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Lakhi General Contractor, Inc. v. New York City School Construction Authority

Supreme Court of New York, Second Department

February 15, 2017

Lakhi General Contractor, Inc., appellant,
v.
New York City School Construction Authority, respondent. Index No. 702735/13

          Goldberg & Connolly, Rockville Centre, NY (Tara D. McDevitt and Michael J. Rosenthal of counsel), for appellant.

          Zachary W. Carter, Corporation Counsel, New York, NY (Pamela Seider Dolgow and Dona B. Morris of counsel), for respondent.

          REINALDO E. RIVERA, J.P., LEONARD B. AUSTIN, JEFFREY A. COHEN, VALERIE BRATHWAITE NELSON, JJ.

          DECISION & ORDER

         In an action to recover damages for breach of contract, the plaintiff appeals from an order of the Supreme Court, Queens County (Grays, J.), entered September 23, 2014, which granted the defendant's motion pursuant to CPLR 3211(a)(1) and (7) to dismiss the complaint.

         ORDERED that the order is affirmed, with costs.

         The plaintiff was the successful bidder on a project for the defendant New York City School Construction Authority (hereinafter the NYCSCA) to perform exterior masonry work on a school building. After completing the project, the plaintiff commenced this action against the NYCSCA to recover damages for breach of contract. The first cause of action sought compensation for alleged extra work, and the second cause of action sought delay damages. The NYCSCA moved pursuant to CPLR 3211(a)(1) and (7) to dismiss the complaint, and the Supreme Court granted the motion. The plaintiff appeals.

         In considering a motion to dismiss the complaint pursuant to CPLR 3211(a)(1) based on documentary evidence, dismissal is warranted "only where the documentary evidence utterly refutes plaintiff's factual allegations, conclusively establishing a defense as a matter of law" (Goshen v Mutual Life Ins. Co. of N.Y., 98 N.Y.2d 314, 326; see Sabre Real Estate Group, LLC v Ghazvini, 140 A.D.3d 724; Mawere v Landau, 130 A.D.3d 986, 987). On a motion to dismiss a complaint pursuant to CPLR 3211(a)(7), the court must accept all facts as alleged in the complaint to be true, accord the plaintiff the benefit of every favorable inference, and determine only whether the facts as alleged fit within any cognizable legal theory (see Leon v Martinez, 84 N.Y.2d 83, 87-88; Sokol v Leader, 74 A.D.3d 1180, 1181-1182). "Where evidentiary material is submitted and considered on a motion to dismiss a complaint pursuant to CPLR 3211(a)(7), ... the question becomes whether the plaintiff has a cause of action, not whether the plaintiff has stated one and, unless it has been shown that a material fact as claimed by the plaintiff to be one is not a fact at all and unless it can be said that no significant dispute exists regarding it, dismissal should not eventuate" (Agai v Liberty Mut. Agency Corp., 118 A.D.3d 830, 832; see Guggenheimer v Ginzburg, 43 N.Y.2d 268, 275; T. Mina Supply, Inc. v Clemente Bros. Contr. Corp., 139 A.D.3d 1040, 1041).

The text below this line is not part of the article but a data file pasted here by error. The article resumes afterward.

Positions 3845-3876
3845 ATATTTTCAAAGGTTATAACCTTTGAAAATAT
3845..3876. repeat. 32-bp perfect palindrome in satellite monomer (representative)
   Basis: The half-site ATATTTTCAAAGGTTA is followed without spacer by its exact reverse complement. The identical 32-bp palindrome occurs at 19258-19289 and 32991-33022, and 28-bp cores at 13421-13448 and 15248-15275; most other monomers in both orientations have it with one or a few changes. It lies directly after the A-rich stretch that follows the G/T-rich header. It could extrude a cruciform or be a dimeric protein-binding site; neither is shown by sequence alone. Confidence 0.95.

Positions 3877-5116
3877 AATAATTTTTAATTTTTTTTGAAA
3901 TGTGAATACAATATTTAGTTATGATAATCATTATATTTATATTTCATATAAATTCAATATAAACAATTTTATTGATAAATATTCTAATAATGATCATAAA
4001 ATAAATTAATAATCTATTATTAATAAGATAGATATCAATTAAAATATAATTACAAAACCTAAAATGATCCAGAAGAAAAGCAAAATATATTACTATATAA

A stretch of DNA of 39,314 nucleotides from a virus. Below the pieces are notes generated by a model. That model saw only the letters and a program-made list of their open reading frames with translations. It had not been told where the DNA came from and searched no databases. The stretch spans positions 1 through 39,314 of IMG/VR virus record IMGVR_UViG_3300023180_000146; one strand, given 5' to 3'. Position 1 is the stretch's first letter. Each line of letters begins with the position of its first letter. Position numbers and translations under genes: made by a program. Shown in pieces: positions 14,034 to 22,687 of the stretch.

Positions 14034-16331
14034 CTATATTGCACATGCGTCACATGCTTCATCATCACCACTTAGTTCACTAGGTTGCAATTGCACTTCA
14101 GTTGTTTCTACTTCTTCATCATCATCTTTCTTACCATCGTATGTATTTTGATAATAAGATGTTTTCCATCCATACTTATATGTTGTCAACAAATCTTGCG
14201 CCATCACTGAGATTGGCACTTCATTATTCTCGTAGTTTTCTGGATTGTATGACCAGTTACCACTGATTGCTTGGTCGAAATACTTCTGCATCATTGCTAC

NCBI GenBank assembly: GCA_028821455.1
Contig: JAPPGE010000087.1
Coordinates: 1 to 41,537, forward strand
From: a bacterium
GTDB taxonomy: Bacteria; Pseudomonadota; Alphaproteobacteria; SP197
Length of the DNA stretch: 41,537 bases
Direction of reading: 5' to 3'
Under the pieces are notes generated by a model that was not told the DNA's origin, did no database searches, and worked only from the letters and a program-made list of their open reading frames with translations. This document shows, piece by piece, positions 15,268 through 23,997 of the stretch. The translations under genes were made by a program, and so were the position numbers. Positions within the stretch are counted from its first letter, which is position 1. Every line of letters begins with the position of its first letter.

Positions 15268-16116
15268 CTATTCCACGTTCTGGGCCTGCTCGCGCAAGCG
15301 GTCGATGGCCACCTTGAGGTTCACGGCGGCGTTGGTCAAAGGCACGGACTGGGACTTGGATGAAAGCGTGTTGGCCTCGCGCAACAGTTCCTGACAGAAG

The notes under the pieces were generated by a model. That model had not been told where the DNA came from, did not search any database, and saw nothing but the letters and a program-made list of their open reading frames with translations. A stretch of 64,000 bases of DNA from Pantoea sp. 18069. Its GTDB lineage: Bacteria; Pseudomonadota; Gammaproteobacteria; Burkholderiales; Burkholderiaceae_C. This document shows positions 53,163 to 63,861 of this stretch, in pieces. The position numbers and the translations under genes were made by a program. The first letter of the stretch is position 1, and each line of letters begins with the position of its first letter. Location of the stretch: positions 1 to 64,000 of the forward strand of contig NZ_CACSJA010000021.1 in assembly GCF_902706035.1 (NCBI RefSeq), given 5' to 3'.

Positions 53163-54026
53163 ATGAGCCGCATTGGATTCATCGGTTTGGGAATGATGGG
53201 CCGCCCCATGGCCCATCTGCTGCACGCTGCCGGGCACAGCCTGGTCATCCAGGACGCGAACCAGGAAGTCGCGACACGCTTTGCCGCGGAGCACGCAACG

Applying these principles, the Supreme Court properly granted that branch of the NYCSCA's motion which was pursuant to CPLR 3211(a)(1) to dismiss the first cause of action. The documentary evidence submitted by the NYCSCA was the contract, which included, inter alia, the Information for Bidders, General Conditions, and design drawings. The design drawings contain inconsistencies as to whether the alleged extra work was required under the contract. Section I of the Information for Bidders mandates that the contractor discover and inquire about a claimed ambiguity prior to the submission of a bid. Additionally, Section 4.01 of the General Conditions provides that in case of any discrepancy between any drawings, the decision of the NYCSCA shall be final. Accordingly, the plaintiff was bound under the stated terms of the contract by the NYCSCA's determination that the alleged extra work was required under the contract (see Acme Bldrs. v Facilities Dev. Corp., 51 N.Y.2d 833, 834; Thalle Constr. Co. v City of New York, 256 A.D.2d 157, 158; Lake Constr. & Dev. Corp v City of New York, 211 A.D.2d 514; Arnell Constr. Corp. v Board of Educ. of City of N.Y., 193 A.D.2d 640, 641; Savin Bros. v State of New York, 62 A.D.2d 511, 516, affd 47 N.Y.2d 934; see also L & L Painting Co., Inc. v Contract Dispute Resolution Bd. of the City of N.Y., 14 N.Y.3d 827). Thus, the documentary evidence conclusively established a defense as a matter of law as to the first cause of action, which sought compensation for extra work.

         The Supreme Court also properly granted that branch of the NYCSCA's motion which was to dismiss the second cause of action pursuant to CPLR 3211(a)(7). Section 8.02 of the General Conditions expressly provides that the contractor agrees to make no claim for damages for delay, and the exclusive remedy for delay shall be an extension of the time for completion of the work. Accordingly, dismissal was proper with respect to the second cause of action, which sought to recover delay damages (see J. Petrocelli Contr., Inc. v Morganti Group, Inc.,137 A.D.3d 1082, ...


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